While performance is important in this class, fuel economy is becoming more of an issue due to rising pump prices. To this end Infiniti should be lauded for developing such a powerful engine that makes such a small environmental footprint, the as-tested Q50 3.0t AWD good for a claimed 12.4 L/100km city, 8.7 highway and 10.8 combined. Of course, the 2.0t AWD is thriftier still at just 10.7 city, 8.6 highway and 9.7 combined, and the as yet unmentioned Q50 Hybrid AWD better yet at 9.1, 7.7 and 8.5 respectively, but that’s a different story for another time.
Any talk about the Q50 interior I tested will shed light on changes made to the Hybrid, mind you, not to mention other grades within the range, starting with the redesigned steering wheel that looks and feels sportier than the outgoing version. It’s ideally shaped with well-placed, more defined thumb spats, plus its inner baseball-style stitching provides better grip. It also seems as if it’s finished in a higher grade of leather, while its spokes are thinner for a more sophisticated look, and the switchgear attached impresses as well. The shift knob is new too, with a more ergonomic design, nicer leatherwork, double stitching, and higher end detailing that even includes an Infiniti logo on top, although none of this will be new if you’d spent time in last year’s all-new Q60 sport coupe.
It only makes sense that changes made to the Q60 would find their way to a car that has always shared much of the Q50’s underpinnings and cabin detailing, and being that the two-door coupe thoroughly impressed us during our multiple tests you should be able to guess that the rest of our 2018 Q50 3.0t AWD Luxe tester’s cabin didn’t disappoint either. For instance, the four-door model gets double-stitched padded leatherette on the instrument panel, while this luxury-oriented grade features gorgeous maple hardwood inlays that look and feel more naturally genuine than previous attempts.
Additionally, my tester’s beautifully finished leather upholstered seats were some of the best ever installed in a Q50, likely due to Infiniti’s new “spinal support” design that ideally cupped the backside while comfortably supporting the upper legs. Their standard eight-way power-adjustability made it easy to get comfortable too, while the optional powered steering column and proximity-sensing key-controlled memory settings automatically reselected my ideal driving position on startup.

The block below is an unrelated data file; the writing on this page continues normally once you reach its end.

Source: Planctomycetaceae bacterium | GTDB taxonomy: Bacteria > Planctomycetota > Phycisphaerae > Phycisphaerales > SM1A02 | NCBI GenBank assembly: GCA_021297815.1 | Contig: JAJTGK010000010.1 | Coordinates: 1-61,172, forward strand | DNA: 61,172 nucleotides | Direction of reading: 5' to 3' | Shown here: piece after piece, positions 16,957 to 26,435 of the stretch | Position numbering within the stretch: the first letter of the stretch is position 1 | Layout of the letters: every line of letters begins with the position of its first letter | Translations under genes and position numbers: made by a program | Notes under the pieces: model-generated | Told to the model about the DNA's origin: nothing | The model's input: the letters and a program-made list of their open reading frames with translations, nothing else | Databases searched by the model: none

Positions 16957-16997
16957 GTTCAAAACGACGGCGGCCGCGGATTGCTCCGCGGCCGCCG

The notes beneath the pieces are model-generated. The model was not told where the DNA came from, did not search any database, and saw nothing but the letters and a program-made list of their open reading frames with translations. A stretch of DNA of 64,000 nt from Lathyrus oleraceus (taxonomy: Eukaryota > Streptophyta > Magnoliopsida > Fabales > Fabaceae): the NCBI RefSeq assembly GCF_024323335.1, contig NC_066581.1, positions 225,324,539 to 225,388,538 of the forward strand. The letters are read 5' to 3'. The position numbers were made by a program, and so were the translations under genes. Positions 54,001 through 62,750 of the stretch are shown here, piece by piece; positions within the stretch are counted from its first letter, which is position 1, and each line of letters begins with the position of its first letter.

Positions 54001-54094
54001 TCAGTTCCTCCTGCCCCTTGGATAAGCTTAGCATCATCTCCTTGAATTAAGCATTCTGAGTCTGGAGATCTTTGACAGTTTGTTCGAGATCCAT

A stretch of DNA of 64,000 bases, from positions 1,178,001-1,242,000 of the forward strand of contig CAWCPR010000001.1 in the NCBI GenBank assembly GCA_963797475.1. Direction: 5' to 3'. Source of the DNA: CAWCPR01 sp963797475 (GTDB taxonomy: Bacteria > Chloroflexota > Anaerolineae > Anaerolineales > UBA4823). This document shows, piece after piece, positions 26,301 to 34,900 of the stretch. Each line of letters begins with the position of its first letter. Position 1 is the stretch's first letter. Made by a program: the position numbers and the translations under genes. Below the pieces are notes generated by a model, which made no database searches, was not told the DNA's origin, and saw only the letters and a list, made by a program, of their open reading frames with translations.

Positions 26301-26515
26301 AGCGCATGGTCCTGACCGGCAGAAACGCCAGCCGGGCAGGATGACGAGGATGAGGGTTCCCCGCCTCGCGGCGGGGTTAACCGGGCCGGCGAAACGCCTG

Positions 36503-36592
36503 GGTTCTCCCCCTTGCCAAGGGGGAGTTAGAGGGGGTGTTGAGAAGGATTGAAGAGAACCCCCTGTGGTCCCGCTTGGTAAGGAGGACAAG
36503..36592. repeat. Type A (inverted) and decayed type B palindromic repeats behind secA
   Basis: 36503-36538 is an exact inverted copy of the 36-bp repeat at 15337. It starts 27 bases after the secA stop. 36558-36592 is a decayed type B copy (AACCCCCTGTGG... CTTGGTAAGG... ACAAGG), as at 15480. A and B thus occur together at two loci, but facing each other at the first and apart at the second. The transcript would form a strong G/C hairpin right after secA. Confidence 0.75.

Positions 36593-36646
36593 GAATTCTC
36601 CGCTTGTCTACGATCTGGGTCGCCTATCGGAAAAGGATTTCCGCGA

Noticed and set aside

The leather upholstery is actually an exclusive 3.0t Luxe option, as higher grades come standard with leather and both Luxe 2.0t and 3.0t trims get standard leatherette seating surfaces like most of the Q50’s rivals, with additional standard kit including auto on/off LED headlights, LED fog lamps, LED brake lights, 18-inch alloys on 225/50R18 all-season run-flat performance tires, Scratch Shield self-healing paint, aluminum “INFINITI” branded kick plates, proximity keyless access, pushbutton ignition, rain-sensing wipers, an auto-dimming rearview mirror, a HomeLink garage door opener, Fine Vision electroluminescent primary gauges, micro-filtered dual-zone auto climate control, Infiniti InTouch infotainment with 8.0-inch upper and 7.0-inch lower displays, a rearview camera, Bluetooth phone and streaming audio, six-speaker AM/FM/CD/MP3/satellite audio with HD playback, RDS and speed-sensitive volume, two USB ports, a heatable steering wheel, heated front seats, eight-way powered front seats, a powered moonroof, and more.
Moving up from the 2.0t to the 3.0t Luxe not only provides more power under the hood but also a handful of additional features such as remote engine start, Infiniti InTouch navigation that proved easy to operate and totally accurate, the Infiniti InTouch Services suite of digital alerts and remote services, voice recognition for audio, SMS text and vehicle info, power-adjustable lumbar support for the driver, and 60/40 split-folding rear seatbacks with a centre pass-through (which are optional on the base car).
The optional leather I spoke of a moment ago comes as part of the $3,500 Sensory ProASSIST package that also adds two-way memory for the driver’s seat, the upgraded power-adjustable tilt and telescopic steering column and the side mirrors, the latter items also enhanced with reverse dipping and auto-dimming capability, while the package also includes an Advanced Climate Control System (ACCS) with a Plasmacluster and Grape Polyphenol filter, a superb sounding 16-speaker Bose “Performance Series” audio system with advanced staging signal processing and CenterPoint 2.0 surround-sound, a very helpful Around View parking monitor with Moving Object Detection (MOD), always appreciated front and rear parking sensors, and a suite of advanced driver assistance technologies including Predictive Forward Collision Warning (PFCW), Forward Emergency Braking (FEB), Blind-Spot Warning (BSW), and Back Collision Intervention (BCI) with Cross Traffic Alert (CTA).
My tester also came with the $3,800 ProACTIVE package that adds an auto-leveling Adaptive Front Lighting System (AFS) that “bends” the headlights to improve night visibility around corners, High Beam Assist (HBA), Intelligent Cruise Control (ICC) with Full Speed Range, Distance Control Assist (DCA), Lane Departure Warning (LDW), Lane Departure Prevention (LDP) with Active Lane Control, Blind Spot Intervention (BSI), and Infiniti’s Eco Pedal. The only other option was $650 Asgard Grey paint, which when combined with everything else pushed the base Q50 2.0t AWD price of $39,995 before freight and fees up to $52,920, which is still an excellent value when compared to competitors with similar features. And by the way, I found all of my pricing info for the 2018 Q50 and its competitors on CarCostCanada.com, a great resource for car pricing and so much more.